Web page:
Bye Bye, Pudong

There is something that I didn’t disclose in this blog. At the end of last year, we planned seriously to move to Pudong — the green land. We bought a new house with very big garden in Pudong and planned a car. However, in the recent weeks, I was convinced that Pudong is not the place for me. I decided to say “Bye bye, Pudong”.

I can assure you that it was not an easy decision. It is the choice of the two distinct different styles.

Actually, I never lived in the best areas of the city. My previous two houses (including the one I rented in Meilong) was both out of the inner-ring. During my journey to seek for an apartment in the quite and beautiful Hua Shan Road (华山路), Xin Hua Lu (新华路) in Changning District, I found so many good places that we never thought of before. Think about the trees, the beautiful 1930′s houses, and the nearby universities, even the names of the roads! Everything there represents a romantic, convenient, and culture-rich life of Shanghai.

I started to ask myself: Why to spend my best time in Pudong to experience the fresh air and green land instead of what a fantastic city has to offer? Why I need to spend my young life to see the boring nights in Pudong just for investment? Pudong is not Shanghai in terms of cultural relationship. I’d rather to have a high quality of life, not money.

It is not easy to develop any place from nothing to a rich and decent place. We talked with the real estate agent in Pudong seeking to sell the house. The woman agent (with very bad mandarin) maybe grew up in the former village in that area and found the job. She actually knows nothing about the real estate and even doesn’t know the rate of a bank mortgage. She even got very angry when I challenged her on that: “I am an agent. It is not my business. You need to talk to the bank.” It is something I can never imagine in Puxi. It takes one generation or more to change this.

P.S. If you are new to this site, here is some simple Chinese words. Dong 东 means east. Xi 西 means west. Pu is the abbr. of Huang Pu River. Pudong is the area east of Huang Pu River and Puxi is the area in the west.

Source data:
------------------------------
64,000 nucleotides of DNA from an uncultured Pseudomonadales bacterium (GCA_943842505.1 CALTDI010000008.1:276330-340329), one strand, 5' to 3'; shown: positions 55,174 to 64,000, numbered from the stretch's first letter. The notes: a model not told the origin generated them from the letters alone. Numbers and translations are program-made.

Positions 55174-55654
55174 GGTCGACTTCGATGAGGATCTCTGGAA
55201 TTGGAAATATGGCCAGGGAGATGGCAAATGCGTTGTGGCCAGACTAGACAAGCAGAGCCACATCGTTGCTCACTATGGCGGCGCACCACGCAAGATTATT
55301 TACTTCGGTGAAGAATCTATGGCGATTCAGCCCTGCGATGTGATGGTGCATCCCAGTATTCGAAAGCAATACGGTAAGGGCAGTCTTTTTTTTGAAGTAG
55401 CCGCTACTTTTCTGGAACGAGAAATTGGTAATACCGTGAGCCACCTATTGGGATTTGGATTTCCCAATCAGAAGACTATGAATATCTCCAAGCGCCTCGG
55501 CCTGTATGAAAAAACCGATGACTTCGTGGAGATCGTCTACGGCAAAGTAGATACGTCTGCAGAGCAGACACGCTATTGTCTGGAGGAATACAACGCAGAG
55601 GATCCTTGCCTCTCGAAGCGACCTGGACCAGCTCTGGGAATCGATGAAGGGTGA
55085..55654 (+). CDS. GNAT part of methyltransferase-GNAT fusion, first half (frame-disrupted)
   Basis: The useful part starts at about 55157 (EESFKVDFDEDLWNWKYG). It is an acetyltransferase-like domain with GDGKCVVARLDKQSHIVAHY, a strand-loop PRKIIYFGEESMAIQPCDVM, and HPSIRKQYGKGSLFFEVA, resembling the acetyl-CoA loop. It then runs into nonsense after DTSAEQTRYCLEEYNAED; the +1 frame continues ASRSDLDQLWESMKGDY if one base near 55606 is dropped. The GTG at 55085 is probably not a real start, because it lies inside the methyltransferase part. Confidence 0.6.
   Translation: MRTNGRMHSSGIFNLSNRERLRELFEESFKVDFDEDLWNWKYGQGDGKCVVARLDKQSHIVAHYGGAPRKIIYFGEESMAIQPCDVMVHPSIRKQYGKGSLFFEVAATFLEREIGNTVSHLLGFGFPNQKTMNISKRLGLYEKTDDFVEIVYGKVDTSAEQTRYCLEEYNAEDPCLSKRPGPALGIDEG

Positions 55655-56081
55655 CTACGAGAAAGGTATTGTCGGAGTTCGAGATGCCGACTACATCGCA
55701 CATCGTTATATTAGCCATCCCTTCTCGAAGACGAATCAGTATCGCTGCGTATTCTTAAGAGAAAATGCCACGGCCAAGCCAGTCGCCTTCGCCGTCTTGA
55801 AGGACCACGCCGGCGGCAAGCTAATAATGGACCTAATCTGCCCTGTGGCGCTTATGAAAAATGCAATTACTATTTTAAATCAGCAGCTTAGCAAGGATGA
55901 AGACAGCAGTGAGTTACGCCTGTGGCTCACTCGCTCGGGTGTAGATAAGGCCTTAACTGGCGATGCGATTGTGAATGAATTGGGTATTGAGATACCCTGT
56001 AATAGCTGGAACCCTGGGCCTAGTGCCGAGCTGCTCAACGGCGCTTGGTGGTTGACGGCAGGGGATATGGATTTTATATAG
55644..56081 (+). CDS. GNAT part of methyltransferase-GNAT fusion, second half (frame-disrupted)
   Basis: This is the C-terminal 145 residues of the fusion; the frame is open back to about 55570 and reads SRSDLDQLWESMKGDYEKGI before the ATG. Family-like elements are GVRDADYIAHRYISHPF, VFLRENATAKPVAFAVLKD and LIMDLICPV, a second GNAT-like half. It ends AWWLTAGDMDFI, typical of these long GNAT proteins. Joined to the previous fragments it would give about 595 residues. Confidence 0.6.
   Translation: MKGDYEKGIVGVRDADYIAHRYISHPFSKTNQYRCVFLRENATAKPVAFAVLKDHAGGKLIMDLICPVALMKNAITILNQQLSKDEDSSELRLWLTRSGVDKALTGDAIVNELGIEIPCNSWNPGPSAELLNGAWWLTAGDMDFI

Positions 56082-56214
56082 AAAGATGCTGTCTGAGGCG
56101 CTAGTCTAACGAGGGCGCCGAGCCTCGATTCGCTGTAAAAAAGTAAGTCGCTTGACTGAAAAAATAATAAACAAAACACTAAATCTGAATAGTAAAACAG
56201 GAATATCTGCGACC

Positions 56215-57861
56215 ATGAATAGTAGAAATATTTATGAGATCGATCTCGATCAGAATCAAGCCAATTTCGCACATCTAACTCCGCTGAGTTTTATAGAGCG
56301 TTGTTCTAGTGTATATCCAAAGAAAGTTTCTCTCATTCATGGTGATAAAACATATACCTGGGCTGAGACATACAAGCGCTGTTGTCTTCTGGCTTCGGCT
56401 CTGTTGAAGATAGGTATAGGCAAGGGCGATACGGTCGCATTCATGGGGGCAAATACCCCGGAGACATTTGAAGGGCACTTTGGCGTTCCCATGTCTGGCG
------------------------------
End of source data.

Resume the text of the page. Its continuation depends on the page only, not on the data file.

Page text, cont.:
Rent an Apartment in Shanghai

There are basically three major types of apartments in Shanghai. They are service apartments, newly built communities, and old simple apartments.

Service Apartment

For example, the Chang Fa Garden (map) at 290 Pan Yu Rd. has good location. They have satellite TV and large clubs (in a five star hotel nearby). The rent price is 6000-8000 RMB per month for a 100 sq. meter apartment with two bed rooms and a guest room. Many foreigners choose this kind of apartment. They offer hotel like services.

There is a piece of very interesting history service apartments like Chang Fa Garden. If the service apartment was built before 2000, chances are, they were foriegner-oriented apartments, which only foreigners could buy. Meanwhile, foreigners were not allowed to buy non-foreigner-oriented apartments. There is a big price gap between. Chang Fa Garden was label a price of 3000 USD per sq. meter when it was sent to market while local apartments nearby only costs around 5000 RMB per sq. meter in 2000. If you are interested, the current sale price for Chang Fa garden is around 10000 RMB per sq. meter.

These apartments tend to be old and the furniture may be out of date. However, they have very good locations. There are some newly built service apartments and their price will be higher.

Newly Built Communities

Vanke Waltz Garden, which I bought, is an example. These are very good choice since they offer good view, safety and brand new houses. It takes 5000-6000 RMB to rent an 98 sq. meter apartment there, although this is already relatively far away from Xujiahui (3.3 km).

Old Simple Houses

In Shanghai, the most impressive buildings were the Old houses. I mean the house built after 1950. They look ugly and are similar. They are typically 6 stories with a flat roof. Local people will choose these apartments and seldom do I see a foreigner will like it. It should cost 2000 RMB to rent a small apartment with 60 sq. meter around the area of Chang Fa Garden (I marked it in the map in my second paragraph).

Where should I look for Apartment

John sent me mail and asked (quoted with permission)

I am regular reader of your website. I love it. I would like to ask you a few questions about apartment in shanghai. I will be moving there soon to live. Can you recommend me a few websites that I can go and rent an apartment. After work, I need night life to survive, so i really need something close to bars, night club, disco, shopping and foods etc… do you know which area is best for me? oh, safety is also important for me.

Thanks so much!!

I would definitely suggest the Xuhui District, Jin’An District and east part of Changning District. I marked the “good areas” in my mind in the map below.


If night life is important for you, never think of living in Pudong. The quite and dark night there will kill you.

Regarding website, if you can read Chinese, and are two leading websites in Shanghai.

Update: Open for Apartment Submission. May 27, 2004

Since this page is No. 1 search result in google for keywords rent apartment shanghai, it may be a good service for people renting aparments and people who look for an apartment in Shanghai. If you have an apartment to rent, please submit your apartment infomation to me via Apartment Offered Form.